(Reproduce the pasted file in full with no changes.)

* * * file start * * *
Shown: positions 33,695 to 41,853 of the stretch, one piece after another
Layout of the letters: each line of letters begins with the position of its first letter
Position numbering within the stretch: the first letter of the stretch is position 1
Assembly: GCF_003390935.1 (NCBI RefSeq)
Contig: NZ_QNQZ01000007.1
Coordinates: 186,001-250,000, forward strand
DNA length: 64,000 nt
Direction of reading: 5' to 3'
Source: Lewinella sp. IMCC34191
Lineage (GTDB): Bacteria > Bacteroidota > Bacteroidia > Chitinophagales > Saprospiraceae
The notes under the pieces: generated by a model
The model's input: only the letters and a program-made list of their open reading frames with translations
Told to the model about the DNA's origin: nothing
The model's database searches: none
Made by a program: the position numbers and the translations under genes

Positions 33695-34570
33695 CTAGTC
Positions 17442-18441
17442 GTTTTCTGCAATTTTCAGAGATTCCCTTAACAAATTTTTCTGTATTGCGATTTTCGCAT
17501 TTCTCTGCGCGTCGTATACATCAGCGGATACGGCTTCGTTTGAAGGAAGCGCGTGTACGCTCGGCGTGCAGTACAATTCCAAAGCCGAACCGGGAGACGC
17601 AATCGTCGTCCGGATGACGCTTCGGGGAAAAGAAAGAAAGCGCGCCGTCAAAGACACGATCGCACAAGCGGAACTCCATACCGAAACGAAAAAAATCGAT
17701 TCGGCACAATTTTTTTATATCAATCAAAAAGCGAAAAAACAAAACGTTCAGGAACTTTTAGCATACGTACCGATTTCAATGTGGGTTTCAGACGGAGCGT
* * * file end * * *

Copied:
Shown: positions 33,695 to 41,853 of the stretch, one piece after another
Layout of the letters: each line of letters begins with the position of its first letter
Position numbering within the stretch: the first letter of the stretch is position 1
Assembly: GCF_003390935.1 (NCBI RefSeq)
Contig: NZ_QNQZ01000007.1
Coordinates: 186,001-250,000, forward strand
DNA length: 64,000 nt
Direction of reading: 5' to 3'
Source: Lewinella sp. IMCC34191
Lineage (GTDB): Bacteria > Bacteroidota > Bacteroidia > Chitinophagales > Saprospiraceae
The notes under the pieces: generated by a model
The model's input: only the letters and a program-made list of their open reading frames with translations
Told to the model about the DNA's origin: nothing
The model's database searches: none
Made by a program: the position numbers and the translations under genes

Positions 33695-34570
33695 CTAGTC
Positions 17442-18441
17442 GTTTTCTGCAATTTTCAGAGATTCCCTTAACAAATTTTTCTGTATTGCGATTTTCGCAT
17501 TTCTCTGCGCGTCGTATACATCAGCGGATACGGCTTCGTTTGAAGGAAGCGCGTGTACGCTCGGCGTGCAGTACAATTCCAAAGCCGAACCGGGAGACGC
17601 AATCGTCGTCCGGATGACGCTTCGGGGAAAAGAAAGAAAGCGCGCCGTCAAAGACACGATCGCACAAGCGGAACTCCATACCGAAACGAAAAAAATCGAT
17701 TCGGCACAATTTTTTTATATCAATCAAAAAGCGAAAAAACAAAACGTTCAGGAACTTTTAGCATACGTACCGATTTCAATGTGGGTTTCAGACGGAGCGT